Fast and furious financial acts cause confusion for UHNWIs in France
When France’s socialist government, under the leadership of President François Hollande, took power in 2012, it did so with a promise of increasing taxes to reduce the country’s budget deficit, one of the largest in the Eurozone.
What followed was a swathe of tax hikes on French businesses and households, dramatically increasing the fiscal burden on the country’s wealthiest individuals. France’s richest man, Bernard Arnault, the chief executive of luxury group LVMH, took Belgian nationality, while the actor Gérard Depardieu also reportedly moved across the border and then obtained Russian citizenship. High-earning French footballers threatened strike action.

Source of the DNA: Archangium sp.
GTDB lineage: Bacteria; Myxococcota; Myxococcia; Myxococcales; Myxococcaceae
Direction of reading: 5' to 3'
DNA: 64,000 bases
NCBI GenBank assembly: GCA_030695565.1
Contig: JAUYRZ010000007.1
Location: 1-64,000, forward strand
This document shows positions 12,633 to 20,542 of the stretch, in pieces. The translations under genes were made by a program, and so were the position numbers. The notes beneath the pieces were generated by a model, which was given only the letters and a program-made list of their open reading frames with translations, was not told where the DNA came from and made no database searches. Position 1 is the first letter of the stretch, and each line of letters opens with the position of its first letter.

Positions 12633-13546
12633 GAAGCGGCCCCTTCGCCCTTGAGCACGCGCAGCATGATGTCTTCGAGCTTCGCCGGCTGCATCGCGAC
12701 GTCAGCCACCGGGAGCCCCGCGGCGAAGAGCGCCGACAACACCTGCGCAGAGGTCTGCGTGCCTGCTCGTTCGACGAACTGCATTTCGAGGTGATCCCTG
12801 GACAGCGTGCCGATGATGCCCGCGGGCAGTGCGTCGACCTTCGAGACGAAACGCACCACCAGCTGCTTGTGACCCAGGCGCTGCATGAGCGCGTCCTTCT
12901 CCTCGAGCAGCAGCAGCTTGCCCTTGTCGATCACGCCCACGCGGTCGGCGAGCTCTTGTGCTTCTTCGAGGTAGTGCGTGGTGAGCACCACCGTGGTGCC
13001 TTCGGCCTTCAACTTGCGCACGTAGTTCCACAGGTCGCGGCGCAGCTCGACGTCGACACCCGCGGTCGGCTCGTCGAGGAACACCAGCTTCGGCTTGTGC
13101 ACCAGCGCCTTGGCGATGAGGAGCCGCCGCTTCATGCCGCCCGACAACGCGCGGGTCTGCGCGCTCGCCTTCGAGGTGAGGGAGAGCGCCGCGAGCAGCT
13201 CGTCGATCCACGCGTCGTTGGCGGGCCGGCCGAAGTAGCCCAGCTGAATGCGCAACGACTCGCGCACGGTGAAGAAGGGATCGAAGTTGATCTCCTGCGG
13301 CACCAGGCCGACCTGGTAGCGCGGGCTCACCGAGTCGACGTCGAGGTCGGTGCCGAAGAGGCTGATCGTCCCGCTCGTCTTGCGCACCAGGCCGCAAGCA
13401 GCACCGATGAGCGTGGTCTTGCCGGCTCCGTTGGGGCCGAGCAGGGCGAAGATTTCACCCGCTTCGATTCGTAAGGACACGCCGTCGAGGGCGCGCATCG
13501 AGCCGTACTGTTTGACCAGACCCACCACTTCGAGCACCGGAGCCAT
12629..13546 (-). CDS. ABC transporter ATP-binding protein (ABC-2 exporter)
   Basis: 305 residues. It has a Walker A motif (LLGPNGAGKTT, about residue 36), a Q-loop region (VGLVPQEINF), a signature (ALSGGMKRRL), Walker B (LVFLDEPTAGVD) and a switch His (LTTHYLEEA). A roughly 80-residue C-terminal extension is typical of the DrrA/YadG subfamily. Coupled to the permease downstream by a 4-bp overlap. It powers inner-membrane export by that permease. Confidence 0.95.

Though the most controversial tax hike – a plan to impose a 75% tax rate on earnings above €1 million – never ultimately materialised, the threatened swathe of exits by French ultra-high net worth individuals did. Many are yet to return, but three years later there are signs of a shift in attitude, advisers say.
François Mollat du Jourdin is the chairman and founder of MJ & Cie, a multi-family office with offices in Paris and Geneva. He says: “We still see clients leaving France for tax reasons but there are also plenty..To read the full article, please subscribe to our e-magazine.